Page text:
A lifetime search for "why?" is often met with silence. Opinions, memories, and mementos become exhibits in a museum that doesn't exist, and as we grow we learn that many attempts to save those who force themselves to be doomed are often futile. This is clearly shown in the book "The Virgin Suicides". In this, a group of young, neighborhood boys watch 5 girls deteriorate into ghosts only to haunt them for the rest of their lives.
While the book specifically names several of these boys, it is unclear which one is really speaking. The narrator seems to take the shape of a general group of young males that are united by gender, location, friendship, and their fascination of the Lisbon girls. Though the story takes place at a young age, it gives the feel early on that the narrator is looking back after much time, thought, and consideration.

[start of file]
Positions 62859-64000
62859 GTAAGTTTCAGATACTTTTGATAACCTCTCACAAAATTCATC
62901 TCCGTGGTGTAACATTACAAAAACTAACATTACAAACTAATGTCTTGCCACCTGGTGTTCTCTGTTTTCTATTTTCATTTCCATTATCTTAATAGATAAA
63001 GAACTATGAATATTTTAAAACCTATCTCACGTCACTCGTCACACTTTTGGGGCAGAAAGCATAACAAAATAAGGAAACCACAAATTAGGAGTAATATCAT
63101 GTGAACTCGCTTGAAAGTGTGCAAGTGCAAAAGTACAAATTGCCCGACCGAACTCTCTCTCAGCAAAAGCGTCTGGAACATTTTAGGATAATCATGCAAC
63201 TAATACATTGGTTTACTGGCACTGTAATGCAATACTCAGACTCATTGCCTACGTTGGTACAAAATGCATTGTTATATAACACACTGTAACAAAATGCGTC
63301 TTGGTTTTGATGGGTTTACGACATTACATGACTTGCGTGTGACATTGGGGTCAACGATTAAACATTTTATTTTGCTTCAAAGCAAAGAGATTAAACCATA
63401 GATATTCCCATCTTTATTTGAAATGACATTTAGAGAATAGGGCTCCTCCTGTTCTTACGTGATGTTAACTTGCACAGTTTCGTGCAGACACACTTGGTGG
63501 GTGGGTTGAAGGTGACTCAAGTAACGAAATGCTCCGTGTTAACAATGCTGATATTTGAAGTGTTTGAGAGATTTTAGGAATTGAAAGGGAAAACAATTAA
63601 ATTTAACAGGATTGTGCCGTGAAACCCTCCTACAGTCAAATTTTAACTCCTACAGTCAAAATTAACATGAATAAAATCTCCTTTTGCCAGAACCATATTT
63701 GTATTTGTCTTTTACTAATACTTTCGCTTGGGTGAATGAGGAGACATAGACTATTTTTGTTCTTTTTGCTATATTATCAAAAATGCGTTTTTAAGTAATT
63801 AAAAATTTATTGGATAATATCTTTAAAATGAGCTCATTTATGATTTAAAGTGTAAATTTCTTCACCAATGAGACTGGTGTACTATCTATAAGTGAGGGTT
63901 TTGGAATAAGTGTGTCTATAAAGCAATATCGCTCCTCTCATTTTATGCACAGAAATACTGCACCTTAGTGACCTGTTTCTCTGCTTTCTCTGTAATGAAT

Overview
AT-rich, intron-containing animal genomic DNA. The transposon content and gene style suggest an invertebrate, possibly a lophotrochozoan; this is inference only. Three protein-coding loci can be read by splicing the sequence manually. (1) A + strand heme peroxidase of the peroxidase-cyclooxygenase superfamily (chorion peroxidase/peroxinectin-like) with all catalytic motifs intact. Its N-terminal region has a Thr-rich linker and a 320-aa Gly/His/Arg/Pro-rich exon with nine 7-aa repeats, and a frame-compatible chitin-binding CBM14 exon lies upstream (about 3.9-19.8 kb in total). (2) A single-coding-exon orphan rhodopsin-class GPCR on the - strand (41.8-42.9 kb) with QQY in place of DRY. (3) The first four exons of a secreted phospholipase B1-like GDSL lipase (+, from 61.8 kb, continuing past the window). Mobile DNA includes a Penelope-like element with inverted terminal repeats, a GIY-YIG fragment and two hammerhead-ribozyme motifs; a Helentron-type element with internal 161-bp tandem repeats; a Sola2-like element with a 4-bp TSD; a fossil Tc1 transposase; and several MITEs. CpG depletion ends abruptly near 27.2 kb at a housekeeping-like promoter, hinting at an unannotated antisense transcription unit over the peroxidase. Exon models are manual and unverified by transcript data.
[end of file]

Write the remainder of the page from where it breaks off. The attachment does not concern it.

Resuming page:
"We've tried to arrange the photographs chronologically, though the passage of so many years has made it difficult." (Pg. 4) The wide range of experiences that the narrator gives as a result of this provides the reader with a unique insight. The artifacts, found and analyzed throughout the story by various boys, are lumped into the collective knowledge in the hopes of gaining access to a truth about the Lisbon girls. The second paragraph on page 41 illustrates this.
The novel is continually concerned with the deterioration of the little life that has remained. The twenty years that have passed since the girls' suicides have affected the boys' precious archive of the girls' lives. Bras, makeup, photographs, tennis shoes, candles, and other trinkets have begun to stiffen, yellow, disintegrate, and fade. This physical deterioration parallels the gradual disintegration of the boys' memories, mental images, and sensory recollection...